Among the rites of spring here at Dawg Sports is my annual exercise in radically realigning the college football conferences just to see how different the landscape of the sport could look with a few alterations.
After casting the flotsam and jetsam of Division I-A into Conference U.S.A., I proceeded to confine the Pac-10 to the Pacific Coast and put the "Western" back in "Western Athletic Conference." As we move steadily eastward through this progression of geographically contiguous arrangements of affiliations, we come now to the Big West.
That's "Big West," not "Big Western." (By the way, what was up with "El Dorado"? Did they think we wouldn't notice that it was just a remake of "Rio Bravo"? Have you ever watched "El Dorado" and not found yourself thinking, "Boy, 'Rio Bravo' was a great movie"? I just don't get it.)
Many of you may have forgotten about the Big West since the league dropped football following the 2000 season, but it's still there and I'd like to get it back into the business of fielding Division I-A gridiron squads, so here is how I would remake the Big West:
New Mexico State
In keeping with the theme of this year's reshuffling of the college football conferences, all 10 members of the new Big West hail from the Land of Enchantment and the Centennial, Sooner, and Sunflower States.
While this arrangement makes a great deal of geographic sense, I will grant that this conglomeration of disparate elements appears a bit unusual at first glance. Nevertheless, all of these programs have a history of periodically shifting their league affiliations, so their present conference memberships hardly are set in stone.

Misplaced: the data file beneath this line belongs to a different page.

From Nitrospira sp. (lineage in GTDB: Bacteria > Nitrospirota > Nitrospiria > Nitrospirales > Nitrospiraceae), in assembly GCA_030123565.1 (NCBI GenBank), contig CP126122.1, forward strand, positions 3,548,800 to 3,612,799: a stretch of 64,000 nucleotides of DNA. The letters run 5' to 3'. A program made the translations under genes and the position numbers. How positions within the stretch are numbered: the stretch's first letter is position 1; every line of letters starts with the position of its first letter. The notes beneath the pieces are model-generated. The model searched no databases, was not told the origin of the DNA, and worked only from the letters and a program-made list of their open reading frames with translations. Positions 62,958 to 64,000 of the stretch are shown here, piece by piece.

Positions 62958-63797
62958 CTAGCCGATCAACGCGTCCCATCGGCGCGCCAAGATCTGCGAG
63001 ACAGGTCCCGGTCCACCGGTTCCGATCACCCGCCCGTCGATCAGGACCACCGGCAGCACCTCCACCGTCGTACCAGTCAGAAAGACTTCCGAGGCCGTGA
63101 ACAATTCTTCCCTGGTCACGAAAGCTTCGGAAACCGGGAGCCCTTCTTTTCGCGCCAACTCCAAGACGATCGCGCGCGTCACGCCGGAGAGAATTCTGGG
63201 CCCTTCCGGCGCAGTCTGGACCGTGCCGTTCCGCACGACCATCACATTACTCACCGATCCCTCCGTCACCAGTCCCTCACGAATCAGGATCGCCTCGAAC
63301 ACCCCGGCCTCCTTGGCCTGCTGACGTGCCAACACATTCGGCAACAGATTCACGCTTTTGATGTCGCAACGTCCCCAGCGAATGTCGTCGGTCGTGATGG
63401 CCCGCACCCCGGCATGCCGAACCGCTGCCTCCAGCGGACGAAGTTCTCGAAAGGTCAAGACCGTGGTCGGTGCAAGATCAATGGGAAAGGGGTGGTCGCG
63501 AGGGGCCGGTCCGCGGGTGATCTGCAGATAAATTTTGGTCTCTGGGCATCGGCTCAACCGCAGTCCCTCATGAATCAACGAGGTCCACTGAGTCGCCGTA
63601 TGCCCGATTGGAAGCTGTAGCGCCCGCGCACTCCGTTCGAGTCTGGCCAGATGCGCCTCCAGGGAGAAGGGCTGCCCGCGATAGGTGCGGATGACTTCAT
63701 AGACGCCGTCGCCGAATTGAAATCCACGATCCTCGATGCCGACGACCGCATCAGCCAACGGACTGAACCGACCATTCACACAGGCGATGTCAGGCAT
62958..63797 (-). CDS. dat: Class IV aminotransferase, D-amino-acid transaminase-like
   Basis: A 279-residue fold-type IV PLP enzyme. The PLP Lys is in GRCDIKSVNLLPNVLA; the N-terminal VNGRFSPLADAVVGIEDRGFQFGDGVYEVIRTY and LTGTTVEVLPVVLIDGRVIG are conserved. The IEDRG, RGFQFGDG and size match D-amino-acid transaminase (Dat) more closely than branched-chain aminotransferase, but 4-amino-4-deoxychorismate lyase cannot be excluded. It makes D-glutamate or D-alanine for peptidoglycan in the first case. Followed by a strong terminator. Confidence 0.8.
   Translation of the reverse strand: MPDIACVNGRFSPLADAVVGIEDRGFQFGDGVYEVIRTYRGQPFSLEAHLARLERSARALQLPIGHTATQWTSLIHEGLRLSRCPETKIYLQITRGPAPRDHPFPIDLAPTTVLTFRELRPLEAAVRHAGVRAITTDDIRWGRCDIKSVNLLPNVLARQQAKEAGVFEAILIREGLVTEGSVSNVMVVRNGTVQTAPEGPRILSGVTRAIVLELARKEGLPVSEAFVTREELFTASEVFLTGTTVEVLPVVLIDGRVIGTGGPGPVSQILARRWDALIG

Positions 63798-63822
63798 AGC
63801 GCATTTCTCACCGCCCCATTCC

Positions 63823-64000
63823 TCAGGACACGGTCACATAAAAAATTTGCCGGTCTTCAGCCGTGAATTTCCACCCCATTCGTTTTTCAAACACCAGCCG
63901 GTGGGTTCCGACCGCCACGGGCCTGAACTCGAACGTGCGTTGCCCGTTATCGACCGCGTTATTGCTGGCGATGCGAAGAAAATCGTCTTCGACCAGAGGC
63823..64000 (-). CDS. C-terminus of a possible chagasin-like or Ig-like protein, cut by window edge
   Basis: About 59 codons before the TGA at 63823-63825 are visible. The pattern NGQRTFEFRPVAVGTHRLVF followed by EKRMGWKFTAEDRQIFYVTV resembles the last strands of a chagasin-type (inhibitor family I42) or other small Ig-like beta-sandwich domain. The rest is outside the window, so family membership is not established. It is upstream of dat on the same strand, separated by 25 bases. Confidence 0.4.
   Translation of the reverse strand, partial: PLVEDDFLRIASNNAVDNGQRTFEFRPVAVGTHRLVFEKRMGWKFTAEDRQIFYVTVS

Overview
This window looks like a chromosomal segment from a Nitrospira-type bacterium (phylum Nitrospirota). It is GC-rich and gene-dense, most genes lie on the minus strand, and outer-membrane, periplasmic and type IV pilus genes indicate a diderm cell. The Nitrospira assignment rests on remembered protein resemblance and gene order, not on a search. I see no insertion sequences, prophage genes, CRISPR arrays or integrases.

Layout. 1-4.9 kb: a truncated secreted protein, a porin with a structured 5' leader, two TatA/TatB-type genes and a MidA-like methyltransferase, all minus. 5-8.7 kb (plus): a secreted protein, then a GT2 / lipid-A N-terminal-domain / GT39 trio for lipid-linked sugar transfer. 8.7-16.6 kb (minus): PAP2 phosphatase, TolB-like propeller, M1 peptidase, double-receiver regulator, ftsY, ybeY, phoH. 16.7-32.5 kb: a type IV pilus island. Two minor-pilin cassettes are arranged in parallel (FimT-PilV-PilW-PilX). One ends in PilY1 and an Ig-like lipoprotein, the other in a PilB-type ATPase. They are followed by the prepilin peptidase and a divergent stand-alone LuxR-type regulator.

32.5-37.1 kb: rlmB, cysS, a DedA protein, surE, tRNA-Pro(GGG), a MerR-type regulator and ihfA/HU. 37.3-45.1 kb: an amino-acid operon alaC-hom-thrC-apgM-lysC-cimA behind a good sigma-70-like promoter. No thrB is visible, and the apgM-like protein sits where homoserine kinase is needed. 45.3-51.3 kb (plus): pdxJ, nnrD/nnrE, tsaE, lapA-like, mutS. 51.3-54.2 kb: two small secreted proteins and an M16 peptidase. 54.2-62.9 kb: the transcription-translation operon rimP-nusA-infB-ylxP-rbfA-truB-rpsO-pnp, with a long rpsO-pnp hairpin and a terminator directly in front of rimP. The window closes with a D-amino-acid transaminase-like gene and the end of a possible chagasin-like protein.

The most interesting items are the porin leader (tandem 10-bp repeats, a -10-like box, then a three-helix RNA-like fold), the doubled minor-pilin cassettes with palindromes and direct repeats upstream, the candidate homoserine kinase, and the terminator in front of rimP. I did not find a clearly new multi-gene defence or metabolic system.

Of course, there's being willing to change league allegiances, and then there's poaching other conferences' marquee programs like a thief in the night. (Image from Football Fanatics.)
Between them, those 10 institutions can or could count among their number five members of the Big Eight, one member of the Big Four, five members of the Big 12, one member of the Big West, two members of the Border Conference, one member of Conference U.S.A., six members of the Missouri Valley Conference, two members of the Mountain States Conference, three members of the Mountain West, one member of the Oklahoma Collegiate Conference, two members of the Rocky Mountain Conference, two members of the Skyline Conference, two members of the S.W.C., one member of the Sun Belt, and five members of the W.A.C. . . . and that is without counting the Big Six and Big Seven as separate entities from the Big Eight.
Not one of the 10 teams listed above has the same conference affiliation today that it had in 1995 and half of them are now in different leagues from those to which they belonged in 1998. Nine of those programs have been a part of at least three conferences and seven have claimed membership in four or more different leagues. Mobility, upward and otherwise, has been a way of life for these frontier squads.
Accordingly, I think it's high time we found out what it would be like if, within the confines of a single conference, there were annual tangles between the Falcons and the Jayhawks, the Rams and the Pokes, the Lobos and the Wildcats, the Sooners and the Aggies, and the Buffaloes and the Golden Hurricane. As an added bonus, the revived and reinvigorated Big West wouldn't be a half-bad basketball conference, now, would it?
Coming soon . . . the upgraded Mid-American Conference.